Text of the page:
As one of the taxpayers who contributes to the Smithsonian Institution’s nearly $900 million annual budget, I finally got around to visiting its new exhibit on “Religion in Early America.” I had no idea how appalling it would be.
At the time of America’s founding, organized religion was in a tailspin. The best estimates are that church affiliation among the colonists was well under 30 percent (not even counting the slaves, who were generally forbidden to congregate in church or anywhere else). North Carolina had the greatest proportion of “nones,” as they’re sometimes called today. William Byrd of Virginia declared in 1740 that North Carolinians had “the least Superstition of any People living. They do not know Sunday from any other day.” Samuel Mather estimated church attendance in Boston at about one person in six. Ben Franklin sold a zillion copies of Poor Richard’s Almanack with sayings like, “Sin is not hurtful because it is forbidden, but it is forbidden because it is hurtful” and “Serving God is doing good to man, but praying is thought an easier service and therefore is more generally chosen.” Vermont’s Ethan Allen rallied his Green Mountain Boys to the astonishing capture of Fort Ticonderoga in the opening days of the Revolutionary War in part through the strident anti-clericalism he expressed in his book Reason: The Only Oracle of Man.
Some of this irreligion had to do with the close association between the established church and the increasingly despised British monarchy. Some of it reflected the stunning decline in Enlightenment Europe’s religiosity that helped bring about the French Revolution. Regardless of its cause, it was massive, and you can’t talk about “Religion in Early America” without dealing with it.
Unless, that is, you’re the Smithsonian Institution, where facts don’t matter and your mission is to reinforce the politically correct.
When you first walk in to the new exhibit, you’re confronted with a bar chart showing how many Americans at the time of independence were Anglican, Methodist, Catholic, Lutheran, what have you. How many of us had no religion, according to the chart? None. We didn’t exist. Or if we did exist, we weren’t really American, and didn’t deserve to clutter up a bar chart.
As you wander through the exhibit, you’ll notice an immense Torah scroll, an artifact of New York’s early Jewish community, next to another section picturing an early American Muslim. How significant were these populations? Well, at the time of American independence, there were about a thousand Jews in America—well under a tenth of a percent. The book that accompanies the exhibit explains that it’s important to show the tiny roots of populations that are more significant now. So how about the nonreligious? A quarter of today’s population? What do they show about our roots? Again, the answer is easy: nothing.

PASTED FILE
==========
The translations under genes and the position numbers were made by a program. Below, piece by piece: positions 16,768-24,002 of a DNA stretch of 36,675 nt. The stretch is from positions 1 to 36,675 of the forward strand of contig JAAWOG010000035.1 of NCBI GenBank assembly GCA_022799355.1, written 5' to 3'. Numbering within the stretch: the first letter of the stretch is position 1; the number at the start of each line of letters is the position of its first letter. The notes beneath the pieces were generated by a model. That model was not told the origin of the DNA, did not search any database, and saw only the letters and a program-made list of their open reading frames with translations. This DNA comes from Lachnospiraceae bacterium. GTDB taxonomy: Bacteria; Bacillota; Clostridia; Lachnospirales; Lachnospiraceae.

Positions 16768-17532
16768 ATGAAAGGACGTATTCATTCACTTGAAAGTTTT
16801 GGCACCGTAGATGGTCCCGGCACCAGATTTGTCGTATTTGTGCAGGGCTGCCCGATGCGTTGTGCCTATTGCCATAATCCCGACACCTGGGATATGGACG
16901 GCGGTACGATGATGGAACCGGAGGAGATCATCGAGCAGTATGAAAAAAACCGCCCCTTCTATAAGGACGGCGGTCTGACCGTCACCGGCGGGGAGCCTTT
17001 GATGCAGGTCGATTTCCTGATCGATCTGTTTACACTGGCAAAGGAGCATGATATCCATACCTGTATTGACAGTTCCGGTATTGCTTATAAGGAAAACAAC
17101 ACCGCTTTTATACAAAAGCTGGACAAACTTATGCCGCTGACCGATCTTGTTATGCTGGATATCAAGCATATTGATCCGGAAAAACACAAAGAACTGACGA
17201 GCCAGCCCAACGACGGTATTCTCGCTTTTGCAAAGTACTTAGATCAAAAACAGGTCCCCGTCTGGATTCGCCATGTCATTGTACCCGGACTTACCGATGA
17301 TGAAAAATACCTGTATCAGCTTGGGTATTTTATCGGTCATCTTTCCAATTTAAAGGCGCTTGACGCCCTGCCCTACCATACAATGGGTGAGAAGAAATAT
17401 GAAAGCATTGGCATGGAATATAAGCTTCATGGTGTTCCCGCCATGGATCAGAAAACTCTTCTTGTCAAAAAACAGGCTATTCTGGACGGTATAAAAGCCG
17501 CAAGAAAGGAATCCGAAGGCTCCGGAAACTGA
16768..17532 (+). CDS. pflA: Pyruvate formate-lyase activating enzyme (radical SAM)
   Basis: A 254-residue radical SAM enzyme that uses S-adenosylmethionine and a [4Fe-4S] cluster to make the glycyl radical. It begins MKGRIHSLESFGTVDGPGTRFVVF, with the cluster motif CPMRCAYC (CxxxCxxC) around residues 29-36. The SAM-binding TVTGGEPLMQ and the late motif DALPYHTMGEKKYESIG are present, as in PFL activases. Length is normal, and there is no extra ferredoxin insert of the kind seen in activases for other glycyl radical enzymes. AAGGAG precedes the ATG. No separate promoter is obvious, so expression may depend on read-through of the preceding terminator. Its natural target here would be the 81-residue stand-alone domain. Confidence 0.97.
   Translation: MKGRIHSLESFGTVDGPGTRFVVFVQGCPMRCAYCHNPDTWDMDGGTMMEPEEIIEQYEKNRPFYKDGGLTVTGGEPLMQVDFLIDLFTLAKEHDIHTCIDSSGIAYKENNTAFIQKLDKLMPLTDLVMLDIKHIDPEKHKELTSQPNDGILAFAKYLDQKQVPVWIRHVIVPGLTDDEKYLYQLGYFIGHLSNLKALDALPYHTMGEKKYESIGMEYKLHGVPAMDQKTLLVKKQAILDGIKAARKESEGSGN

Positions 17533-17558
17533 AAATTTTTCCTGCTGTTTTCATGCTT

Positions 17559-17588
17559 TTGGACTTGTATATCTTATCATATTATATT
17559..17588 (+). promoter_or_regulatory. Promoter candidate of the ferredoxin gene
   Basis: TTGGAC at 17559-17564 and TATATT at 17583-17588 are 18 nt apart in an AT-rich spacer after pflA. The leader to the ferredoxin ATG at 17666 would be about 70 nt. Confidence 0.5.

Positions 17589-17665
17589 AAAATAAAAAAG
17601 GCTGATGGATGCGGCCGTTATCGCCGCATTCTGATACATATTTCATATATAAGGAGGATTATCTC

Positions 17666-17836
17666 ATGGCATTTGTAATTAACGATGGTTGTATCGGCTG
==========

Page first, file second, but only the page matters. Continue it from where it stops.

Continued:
I had heard that the exhibit included the original Jefferson Bible (officially called The Life and Morals of Jesus of Nazareth), an anti-religious book if there ever was one. And it did—but with a caption that would have Jefferson rolling in his grave, if that were possible, by calling the work Jefferson’s “rational approach to faith,” à la Thomas Aquinas or Maimonides. Jefferson had no rational approach to faith because he had no faith. He categorically disbelieved in the divinity of Jesus and expressed his admiration solely for the words of someone he called an entirely human philosopher and teacher. The most interesting fact about Jefferson’s Bible is that even though he produced its first edition while serving in the White House, he felt the need to keep it hidden from view because of the viciousness of the God industry—facts you won’t learn from either the exhibit or the accompanying book.
Tucked between the Torah and the Jefferson Bible is a first edition of the Book of Mormon, with an extraordinarily sanitized summary of early Mormonism noting simply that it was “in frequent conflict with the federal government.” Is “in frequent conflict” what they would say about the Mafia, or the Klan, or any other organization that practiced financial fraud, brutal debasement of women, violent destruction of free speech, unflinchingly explicit racism, and an armed attempt to steal vast chunks of territory previously purchased by the government?
The book they don’t display or ever mention in the accompanying volume is the one I consider to be the most important work on religion ever written by an American, or by anyone else for that matter: The Age of Reason, by Thomas Paine. If you’ve never read this book, do yourself a favor and start it today. Be prepared, though, for the fact that it’s not an atheist book. “I believe in one God, and no more,” Paine starts off saying. What he disbelieves is every con artist trying to make a buck off selling “truth” about the supernatural. If you want to know about God, he says, just open your eyes:
It is only in the CREATION that all our ideas and conceptions of a word of God can unite. The Creation speaketh an universal language, independently of human speech or human language, multiplied and various as they be. It is an ever existing original, which every man can read. It cannot be forged; it cannot be counterfeited; it cannot be lost; it cannot be altered; it cannot be suppressed. It does not depend upon the will of man whether it shall be published or not; it publishes itself from one end of the earth to the other. It preaches to all nations and to all worlds; and this word of God reveals to man all that is necessary for man to know of God.
You can draw a straight line from that eloquent passage through Universalism, Ethical Culture, and the 1930s “religion of humanism” to today’s notion of “Good without a God” that informs the moral lives of tens of millions of Americans—far more than all the nation’s Muslims, Mormons, and Jews combined. Unless you’re in the Smithsonian, where we don’t exist.